The U.S. Postal Service's e-commerce activities may be in their infancy, but they face an uphill battle to meet the standards of federal watchdogs, according to testimony presented at a Senate hearing Thursday.
The agency's e-commerce activities, including Stamps Online and ePayments, suffer from three main problems, according to the testimony of Bernard Ungar, director of the General Accounting Office's government business operations issues:
* Inconsistent definitions of e-commerce.
* Not adhering to formal project approval requirements and not properly documenting those that are approved.
* Inconsistent financial reporting for cost and revenue data.
Ungar presented the GAO report, "U.S. Postal Service: Postal Activities and Laws Related to Electronic Commerce," to the Senate Governmental Affairs Committee's International Security, Proliferation and Federal Services Subcommittee.
To ensure more effective management and oversight, GAO recommended that the Postmaster General enact these moves to counter the e-commerce problems:
* Properly identify e-commerce programs and maintain accurate information related to their status.
* Follow processes and controls for developing and approving the activities.
* Provide complete data on costs and revenues for the financial data on these activities.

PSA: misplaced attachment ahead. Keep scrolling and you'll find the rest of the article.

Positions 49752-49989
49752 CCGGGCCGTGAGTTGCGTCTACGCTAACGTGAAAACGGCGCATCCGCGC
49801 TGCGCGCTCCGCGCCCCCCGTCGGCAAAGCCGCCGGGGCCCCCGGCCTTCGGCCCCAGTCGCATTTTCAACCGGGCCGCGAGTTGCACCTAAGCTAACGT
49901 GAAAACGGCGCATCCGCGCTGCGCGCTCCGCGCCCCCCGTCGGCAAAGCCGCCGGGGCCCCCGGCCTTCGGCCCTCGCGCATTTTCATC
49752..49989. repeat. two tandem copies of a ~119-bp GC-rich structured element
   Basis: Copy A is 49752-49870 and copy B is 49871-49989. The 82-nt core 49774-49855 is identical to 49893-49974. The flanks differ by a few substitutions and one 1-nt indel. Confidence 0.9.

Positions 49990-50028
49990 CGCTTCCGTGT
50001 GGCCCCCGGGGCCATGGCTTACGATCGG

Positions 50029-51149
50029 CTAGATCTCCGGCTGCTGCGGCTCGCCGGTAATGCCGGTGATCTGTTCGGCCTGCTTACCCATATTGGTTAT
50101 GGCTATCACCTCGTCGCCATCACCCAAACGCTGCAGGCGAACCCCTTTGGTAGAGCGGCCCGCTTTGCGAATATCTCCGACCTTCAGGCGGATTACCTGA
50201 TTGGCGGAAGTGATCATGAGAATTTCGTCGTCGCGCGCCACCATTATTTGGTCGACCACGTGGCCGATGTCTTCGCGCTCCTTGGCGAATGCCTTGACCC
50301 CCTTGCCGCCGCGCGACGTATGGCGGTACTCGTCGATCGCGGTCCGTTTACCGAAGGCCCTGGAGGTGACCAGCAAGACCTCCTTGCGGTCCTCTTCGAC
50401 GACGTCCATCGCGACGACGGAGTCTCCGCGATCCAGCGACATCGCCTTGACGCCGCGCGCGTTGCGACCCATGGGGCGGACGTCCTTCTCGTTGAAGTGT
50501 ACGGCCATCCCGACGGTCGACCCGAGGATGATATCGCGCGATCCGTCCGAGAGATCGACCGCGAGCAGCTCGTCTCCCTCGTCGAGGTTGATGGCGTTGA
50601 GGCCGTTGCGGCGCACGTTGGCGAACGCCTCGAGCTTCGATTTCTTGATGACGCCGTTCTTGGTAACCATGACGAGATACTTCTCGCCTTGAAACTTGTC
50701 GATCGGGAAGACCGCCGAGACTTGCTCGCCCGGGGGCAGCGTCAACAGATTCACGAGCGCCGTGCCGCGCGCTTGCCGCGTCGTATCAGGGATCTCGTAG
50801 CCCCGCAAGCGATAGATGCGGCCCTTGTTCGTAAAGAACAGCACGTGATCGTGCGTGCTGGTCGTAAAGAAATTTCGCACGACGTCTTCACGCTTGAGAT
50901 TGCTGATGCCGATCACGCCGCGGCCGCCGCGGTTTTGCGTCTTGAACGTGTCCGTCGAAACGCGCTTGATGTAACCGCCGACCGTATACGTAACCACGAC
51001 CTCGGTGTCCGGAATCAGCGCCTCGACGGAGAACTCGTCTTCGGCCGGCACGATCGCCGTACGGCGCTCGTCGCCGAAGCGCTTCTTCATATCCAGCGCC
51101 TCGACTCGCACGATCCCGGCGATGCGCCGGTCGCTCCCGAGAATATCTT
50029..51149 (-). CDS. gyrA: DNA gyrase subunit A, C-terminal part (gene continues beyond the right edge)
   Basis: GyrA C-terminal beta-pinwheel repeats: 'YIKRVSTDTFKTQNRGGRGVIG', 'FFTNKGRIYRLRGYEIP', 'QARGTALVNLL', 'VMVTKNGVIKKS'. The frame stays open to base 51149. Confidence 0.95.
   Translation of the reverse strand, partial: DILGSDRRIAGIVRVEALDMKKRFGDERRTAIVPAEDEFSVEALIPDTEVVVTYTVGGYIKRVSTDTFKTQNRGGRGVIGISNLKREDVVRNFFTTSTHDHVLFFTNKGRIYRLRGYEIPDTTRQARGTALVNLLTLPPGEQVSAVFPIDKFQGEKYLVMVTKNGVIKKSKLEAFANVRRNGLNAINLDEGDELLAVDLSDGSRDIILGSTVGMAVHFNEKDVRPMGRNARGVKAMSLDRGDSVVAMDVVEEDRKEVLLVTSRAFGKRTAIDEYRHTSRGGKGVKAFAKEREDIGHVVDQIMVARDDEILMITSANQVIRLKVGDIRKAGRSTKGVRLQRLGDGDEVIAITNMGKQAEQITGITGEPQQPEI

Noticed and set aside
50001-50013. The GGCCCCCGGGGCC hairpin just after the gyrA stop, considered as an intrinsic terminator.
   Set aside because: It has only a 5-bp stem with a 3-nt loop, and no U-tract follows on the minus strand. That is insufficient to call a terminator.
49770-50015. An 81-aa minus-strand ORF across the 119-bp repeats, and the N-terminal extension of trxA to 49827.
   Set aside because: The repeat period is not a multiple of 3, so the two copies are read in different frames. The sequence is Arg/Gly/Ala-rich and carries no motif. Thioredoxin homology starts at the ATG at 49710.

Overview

"We embrace the GAO recommendations," said John Nolan, deputy postmaster general, adding that the agency's definition of e-commerce is "anything that requires the Internet and gets revenue through either user charges or license fees."
Nolan said USPS has already begun to address the GAO's concerns, including instituting a new approval process for e-commerce activities that will provide quarterly status reports to its Board of Governors.
"It is difficult to assess the effectiveness of the Postal Service's e-commerce initiatives thus far," said Robert Rider, vice chairman of the Board of Governors. "It is also hard to establish meaningful benchmarks in an industry that is in its infancy. Nevertheless, management has proven its ability in other challenging modernization efforts, and the board expects no less in this challenging arena."
But some at the hearing questioned whether USPS should be in the e-commerce business at all. Edward Gleiman, chairman of the Postal Rate Commission, said the bottom-line issue is whether the agency's e-commerce products can be relied on to produce revenue.
"All things considered, I would have to say the signs are not encouraging," Gleiman said, noting that a market test of the Mailing Online service that guaranteed a printing contractor a minimum revenue of US$325,000 only produced about $23,000.
"Pursuit of e-commerce for its own sake may only serve to distract postal management, and divert resources, from the critical demands of performing its public mission," Gleiman said.